Specialist Nurse and Service Manager, Bladder & Bowel UK
Bladder and bowel problems affect people of all ages, with profound consequences on quality of life. It is estimated that 14 million men, women, young people and children are living with bladder problems.
It is great to see female continence discussed with increasing sensitivity and openness. But it is similarly important that we recognise the significance of male continence issues. There is less guidance and research around men’s bladder and bowel health , than women’s, but yet a high percentage of men experience urological problems. Male incontinence is often age-related, with one in three older men reported to experience bladder problems.
Seeking help from a healthcare professional
The urinary system is vital to health and wellbeing. Problems cause significant disruption and disturbance and sometimes indicate more serious underlying issues. Many continence difficulties can be managed or treated. Therefore, it is important to seek help. A GP is a good first contact. Doctors and nurses will be able to discuss symptoms sensitively and suggest a range of options.
Urinary frequency is common and includes needing to pass urine at night. This can be extremely disruptive for the individual and their household. It is not inevitable with aging and can be treated.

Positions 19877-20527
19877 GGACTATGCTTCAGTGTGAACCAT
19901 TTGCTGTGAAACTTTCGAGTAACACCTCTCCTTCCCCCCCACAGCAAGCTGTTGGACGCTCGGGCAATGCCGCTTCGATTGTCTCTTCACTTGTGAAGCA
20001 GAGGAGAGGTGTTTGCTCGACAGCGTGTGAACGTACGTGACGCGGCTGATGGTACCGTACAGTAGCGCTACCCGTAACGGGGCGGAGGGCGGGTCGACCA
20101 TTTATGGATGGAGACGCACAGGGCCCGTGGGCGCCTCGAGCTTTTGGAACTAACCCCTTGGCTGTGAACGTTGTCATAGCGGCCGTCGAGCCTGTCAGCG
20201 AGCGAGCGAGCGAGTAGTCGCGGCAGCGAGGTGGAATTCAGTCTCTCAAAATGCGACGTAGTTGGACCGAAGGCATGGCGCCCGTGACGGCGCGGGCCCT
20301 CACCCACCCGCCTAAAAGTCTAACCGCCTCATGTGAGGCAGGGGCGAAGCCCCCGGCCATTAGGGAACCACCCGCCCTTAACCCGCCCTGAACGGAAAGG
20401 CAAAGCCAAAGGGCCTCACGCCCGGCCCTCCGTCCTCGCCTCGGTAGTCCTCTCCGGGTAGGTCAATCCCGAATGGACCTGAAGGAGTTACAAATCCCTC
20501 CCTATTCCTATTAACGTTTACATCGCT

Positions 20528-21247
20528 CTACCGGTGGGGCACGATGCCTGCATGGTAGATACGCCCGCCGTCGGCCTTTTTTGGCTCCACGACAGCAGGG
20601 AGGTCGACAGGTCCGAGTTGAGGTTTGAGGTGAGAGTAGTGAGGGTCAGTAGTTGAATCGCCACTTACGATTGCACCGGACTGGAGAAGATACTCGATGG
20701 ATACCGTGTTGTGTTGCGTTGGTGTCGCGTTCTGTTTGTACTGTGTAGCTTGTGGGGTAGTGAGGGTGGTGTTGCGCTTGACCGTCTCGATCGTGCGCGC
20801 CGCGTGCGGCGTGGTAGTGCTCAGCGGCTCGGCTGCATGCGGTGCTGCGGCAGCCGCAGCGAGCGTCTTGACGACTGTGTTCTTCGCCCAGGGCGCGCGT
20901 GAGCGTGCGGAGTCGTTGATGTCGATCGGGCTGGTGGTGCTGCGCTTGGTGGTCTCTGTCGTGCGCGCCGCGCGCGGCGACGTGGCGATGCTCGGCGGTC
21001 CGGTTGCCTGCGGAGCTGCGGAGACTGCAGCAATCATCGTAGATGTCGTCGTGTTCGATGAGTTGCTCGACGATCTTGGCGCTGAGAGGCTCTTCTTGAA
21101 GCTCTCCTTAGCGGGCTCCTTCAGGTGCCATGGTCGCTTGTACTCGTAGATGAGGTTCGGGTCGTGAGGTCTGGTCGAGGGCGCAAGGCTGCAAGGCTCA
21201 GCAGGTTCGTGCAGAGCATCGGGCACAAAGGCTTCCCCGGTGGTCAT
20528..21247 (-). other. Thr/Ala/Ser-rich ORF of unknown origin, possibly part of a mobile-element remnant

Emotional impact of incontinence
Urinary incontinence, or involuntary leakage, can involve a few drops to a full bladder. This can occur due to not managing to reach the toilet quickly enough or being taken unawares. Incontinence products can be helpful, but may result in loss of self-esteem, depression and loss of independence. Incontinence can affect relationships and employment prospects, but there are positive steps that can be taken to avoid or treat it.
The urinary system is vital to health and wellbeing. Problems cause significant disruption and disturbance and sometimes indicate more serious underlying issues.
A slow urinary flow can be frustrating. This issue is most common in men over 50 but can occur in anyone. It may be related to enlargement of the prostate gland or narrowing of the urethra. These can slow urinary flow and lead to poor or incomplete bladder emptying.
More serious issues include pain or passing blood with urine. Neither of these are normal. While in many cases there may be nothing to worry about, you should always contact your GP straight away.
Don’t suffer in silence
It is important to emphasise that you do not need to try and manage alone. There is treatment and support for many of these issues. A proactive approach may reduce the daily burden of bladder problems. At Bladder & Bowel UK, we encourage people to seek help , and offer advice and guidance on how to take steps to get life back on track.